The Apple ResearchKit Watch

Apple during their recent announcement of their Watch launch, also discussed at length the Apple ResearchKit. For those who were so focused on the features of the watch, here is a quick round up on how Apple intends to impact the pharmaceutical industry.

The Apple Research What? 

The Apple's ResearchKit!
It is an open-source, software platform made specifically for medical research to work on the iPhone (not the watch yet ... ). The ResearchKit allows software developers to create apps by converting the iPhone and HealthKit (Apple's platform for developing health & fitness apps) into powerful diagnostic tools.  
Five apps have already been designed for clinical studies (Asthma, Parkinson's, Breast Cancer, Diabetes & Cardiovascular Disease) with top institutes in United States, United Kingdom and China already using them.  

The University of Rochester's Parkinson app has a tapping test to evaluate hand tremors in patients, or by saying "Aaaah" into the microphone vocal cord variations are detected. In the iPhone, the built in accelerometer (measures the acceleration of a moving or vibrating body) and gyroscope (used to provide stability or maintain a reference direction in navigation systems, automatic pilots, and stabilizers), measure the gait in the walk test without a visit to the doctor's office.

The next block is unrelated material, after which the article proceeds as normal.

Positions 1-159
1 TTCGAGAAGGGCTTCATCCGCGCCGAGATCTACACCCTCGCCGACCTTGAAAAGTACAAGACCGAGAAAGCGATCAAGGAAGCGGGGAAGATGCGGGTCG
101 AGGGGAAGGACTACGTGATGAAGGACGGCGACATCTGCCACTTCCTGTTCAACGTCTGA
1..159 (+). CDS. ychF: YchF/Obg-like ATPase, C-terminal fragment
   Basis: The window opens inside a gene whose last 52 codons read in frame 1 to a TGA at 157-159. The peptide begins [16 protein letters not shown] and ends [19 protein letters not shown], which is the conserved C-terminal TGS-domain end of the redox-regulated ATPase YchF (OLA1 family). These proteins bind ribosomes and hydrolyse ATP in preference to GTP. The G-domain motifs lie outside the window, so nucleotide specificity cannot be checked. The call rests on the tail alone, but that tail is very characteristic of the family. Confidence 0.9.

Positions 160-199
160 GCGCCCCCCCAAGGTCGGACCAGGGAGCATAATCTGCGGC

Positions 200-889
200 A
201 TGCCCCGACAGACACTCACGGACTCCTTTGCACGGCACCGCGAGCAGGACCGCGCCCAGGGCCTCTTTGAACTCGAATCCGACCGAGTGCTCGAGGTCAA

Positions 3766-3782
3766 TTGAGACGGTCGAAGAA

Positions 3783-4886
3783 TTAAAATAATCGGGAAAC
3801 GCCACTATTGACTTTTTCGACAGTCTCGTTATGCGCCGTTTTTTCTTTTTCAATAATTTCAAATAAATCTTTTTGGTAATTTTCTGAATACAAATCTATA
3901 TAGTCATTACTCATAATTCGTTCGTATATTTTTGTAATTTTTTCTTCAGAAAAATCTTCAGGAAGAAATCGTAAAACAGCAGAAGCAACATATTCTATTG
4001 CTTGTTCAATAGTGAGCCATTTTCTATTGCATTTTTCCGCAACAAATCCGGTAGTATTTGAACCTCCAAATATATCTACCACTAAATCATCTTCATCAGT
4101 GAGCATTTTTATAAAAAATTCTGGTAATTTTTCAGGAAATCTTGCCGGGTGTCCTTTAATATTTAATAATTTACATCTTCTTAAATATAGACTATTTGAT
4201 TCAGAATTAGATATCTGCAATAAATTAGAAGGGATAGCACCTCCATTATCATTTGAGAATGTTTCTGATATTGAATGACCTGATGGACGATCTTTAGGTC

The number of participants in a Stanford University cardiovascular study, conducted using Apple's new ResearchKit medical research platform, ballooned to more than 10,000 overnight. "To get 10,000 people enrolled in a medical study normally, it would take a year and 50 medical centers, around the country," Alan Yeung, Medical Director of Stanford Cardiovascular Health, told Bloomberg; "That's the power of the phone." 

So basically, connected sensors, Big Data and Medicine come together, to drive faster patient recruitment (over 700 million iPhones have been sold), coupled with constant monitoring using the functionality of the iPhones (no more visits to the doctor's office for data collection). 

Wondering ...  

Would this just be sharing too much of personal data?  
How will Jeff Williams, Apple's senior vice president of operations, determine how to share the patient's medical data? 

Would selective data sharing invalidate the study as there could be critical gaps in data collected? 

Since you need an iPhone to enrol into a study, would this result in socio-economic exclusion, and prevent studies from having a representative patient population? 

In a world where all objects will soon be connected, lots of questions are bouncing around. However for those that "think different", the potential is simply incredible.


 

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Image Credit : Apple Watch by Houang Stephane is licensed under CC BY 2.0

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